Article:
Member Trip report
Squam Range Traverse
Trip Report/Photos from Robert.L
Sometimes the weather is just so spectacular that you have no option other than to indulge and indeed that is what I did. It’s not always easy to trek north for a big day hike, just a touch harder for two consecutive days but... life is for living. I connected with a hiker bud and we settled on the Squam Range Traverse – a hike I led a few years back in the pouring rain along the Crawford ridgepole trail. We spotted cars, one at the Cotton Mountain trail head, the other at the intersection of Diamond Ledge Road and Sandwich Notch Road. Sandwich Notch Road was still blocked by a modest snow bank which I could have driven through, but I opted otherwise.
We parked and hiked the short distance to the trail head. I didn’t take many pictures – very few in fact – I wanted today to be just a day outside with a hiking mate. The trail started out dry. The ascent to the ridge is relatively short and modestly steep for a short stretch. We pop over a tricky ledge and then the journey begins. Soon after the ledge the snow became evident and was part of the landscape. Like Saturday’s hike – it was frozen solid so it made for brilliant micro-spike hiking.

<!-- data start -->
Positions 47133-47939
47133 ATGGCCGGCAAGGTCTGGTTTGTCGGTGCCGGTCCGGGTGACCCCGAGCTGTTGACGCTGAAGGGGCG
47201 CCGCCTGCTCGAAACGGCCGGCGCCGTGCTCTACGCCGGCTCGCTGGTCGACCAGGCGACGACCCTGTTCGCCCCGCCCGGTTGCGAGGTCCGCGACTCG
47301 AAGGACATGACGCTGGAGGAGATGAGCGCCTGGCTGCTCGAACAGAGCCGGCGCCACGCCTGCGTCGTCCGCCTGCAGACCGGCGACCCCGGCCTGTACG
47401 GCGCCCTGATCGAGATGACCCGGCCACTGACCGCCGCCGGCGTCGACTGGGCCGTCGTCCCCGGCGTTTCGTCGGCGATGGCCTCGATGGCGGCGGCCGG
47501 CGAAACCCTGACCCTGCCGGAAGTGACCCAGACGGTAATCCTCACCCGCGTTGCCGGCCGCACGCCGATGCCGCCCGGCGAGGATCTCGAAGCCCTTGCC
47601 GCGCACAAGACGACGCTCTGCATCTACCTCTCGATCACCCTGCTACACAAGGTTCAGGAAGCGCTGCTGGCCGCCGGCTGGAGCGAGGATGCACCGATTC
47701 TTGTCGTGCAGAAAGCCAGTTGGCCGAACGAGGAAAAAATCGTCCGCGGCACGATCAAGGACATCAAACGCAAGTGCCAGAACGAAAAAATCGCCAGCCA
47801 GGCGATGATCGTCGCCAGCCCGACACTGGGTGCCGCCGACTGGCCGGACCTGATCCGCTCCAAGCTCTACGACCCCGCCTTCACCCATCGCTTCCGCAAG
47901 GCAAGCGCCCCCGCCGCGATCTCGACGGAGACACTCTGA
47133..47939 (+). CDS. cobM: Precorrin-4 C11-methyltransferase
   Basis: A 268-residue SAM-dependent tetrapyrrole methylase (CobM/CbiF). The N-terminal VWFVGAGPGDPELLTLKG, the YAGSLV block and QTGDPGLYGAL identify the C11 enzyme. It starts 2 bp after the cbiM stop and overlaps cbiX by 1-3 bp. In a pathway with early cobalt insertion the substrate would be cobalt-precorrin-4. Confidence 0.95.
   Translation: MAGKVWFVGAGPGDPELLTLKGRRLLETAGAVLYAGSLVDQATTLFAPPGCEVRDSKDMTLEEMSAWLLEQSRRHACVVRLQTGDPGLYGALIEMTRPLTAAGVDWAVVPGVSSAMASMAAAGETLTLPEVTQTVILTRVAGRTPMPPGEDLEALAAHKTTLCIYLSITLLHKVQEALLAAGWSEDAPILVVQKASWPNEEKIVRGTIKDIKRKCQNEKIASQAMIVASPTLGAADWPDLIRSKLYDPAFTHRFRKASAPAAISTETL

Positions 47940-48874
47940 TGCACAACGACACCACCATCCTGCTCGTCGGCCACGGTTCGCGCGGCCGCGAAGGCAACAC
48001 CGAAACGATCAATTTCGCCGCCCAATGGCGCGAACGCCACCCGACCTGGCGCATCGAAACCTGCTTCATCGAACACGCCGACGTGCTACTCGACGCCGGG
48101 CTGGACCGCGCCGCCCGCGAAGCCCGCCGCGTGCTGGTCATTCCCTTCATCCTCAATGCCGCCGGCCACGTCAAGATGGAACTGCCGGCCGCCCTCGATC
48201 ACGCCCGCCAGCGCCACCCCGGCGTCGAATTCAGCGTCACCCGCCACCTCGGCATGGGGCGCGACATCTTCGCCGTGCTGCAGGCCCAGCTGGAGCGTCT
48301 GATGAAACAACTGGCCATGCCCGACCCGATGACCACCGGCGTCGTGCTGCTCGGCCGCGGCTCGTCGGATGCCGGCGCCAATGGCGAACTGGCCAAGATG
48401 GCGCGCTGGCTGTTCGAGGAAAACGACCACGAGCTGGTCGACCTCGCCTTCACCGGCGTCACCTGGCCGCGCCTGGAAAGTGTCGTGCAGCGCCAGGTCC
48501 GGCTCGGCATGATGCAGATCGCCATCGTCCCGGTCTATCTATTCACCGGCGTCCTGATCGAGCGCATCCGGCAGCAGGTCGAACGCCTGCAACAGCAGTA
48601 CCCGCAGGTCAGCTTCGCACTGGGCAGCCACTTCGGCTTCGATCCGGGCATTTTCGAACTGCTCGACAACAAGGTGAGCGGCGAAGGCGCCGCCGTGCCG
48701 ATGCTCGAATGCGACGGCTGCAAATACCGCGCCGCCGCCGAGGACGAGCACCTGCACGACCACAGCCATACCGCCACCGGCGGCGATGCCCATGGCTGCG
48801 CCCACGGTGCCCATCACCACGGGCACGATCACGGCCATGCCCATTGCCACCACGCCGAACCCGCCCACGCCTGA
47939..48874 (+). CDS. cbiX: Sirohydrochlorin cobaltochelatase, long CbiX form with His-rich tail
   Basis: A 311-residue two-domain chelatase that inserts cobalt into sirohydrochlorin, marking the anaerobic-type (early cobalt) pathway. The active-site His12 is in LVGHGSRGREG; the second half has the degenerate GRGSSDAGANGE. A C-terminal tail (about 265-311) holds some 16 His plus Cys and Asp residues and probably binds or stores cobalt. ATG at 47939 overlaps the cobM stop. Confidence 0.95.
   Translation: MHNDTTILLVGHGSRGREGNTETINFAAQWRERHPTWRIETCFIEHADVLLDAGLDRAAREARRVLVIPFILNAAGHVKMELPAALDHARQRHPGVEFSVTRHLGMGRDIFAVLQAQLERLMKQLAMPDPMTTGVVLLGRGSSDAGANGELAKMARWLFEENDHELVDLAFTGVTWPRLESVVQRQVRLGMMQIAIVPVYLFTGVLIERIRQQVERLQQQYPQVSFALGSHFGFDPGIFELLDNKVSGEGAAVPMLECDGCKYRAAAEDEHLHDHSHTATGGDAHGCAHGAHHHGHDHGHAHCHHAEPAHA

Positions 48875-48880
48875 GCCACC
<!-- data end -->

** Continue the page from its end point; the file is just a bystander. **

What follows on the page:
The highest peak along this range is Mt. Squam at 2,223’. This ridge is not to be underestimated though, overall you score over 3,000’ of elevation gain as you traverse between the summits and you tackle nearly 14 miles of landscape – simply amazing.
Mt. Squam offers the most 360 degree panoramic views and as you hike westward the views become exclusive to the Squam Lake as the trees are really growing in when looking north and east.
As we hiked evidence of moose and bear activity was ever present. We saw some really sweet bear prints – clear as day – along the trail. The section of trail between Sandwich Notch Road and Mt. Percival is not as frequently hiked so I’m guessing natures residents are very much at peace.
We took a long lunch basking in the sunshine and a long break on Mt. Morgan doing the same – the day was just meant to be soaked up. We started hiking sometime between 9:30 and 10:00am and finished at 7pm on the dot. It was a stunning day with good company and we put in a little trail maintenance along the way too – giving back – it’s truly an important part of hiking. I think the next time I do this hike I’ll flip it.
Cheers mates – see you on the trails!!
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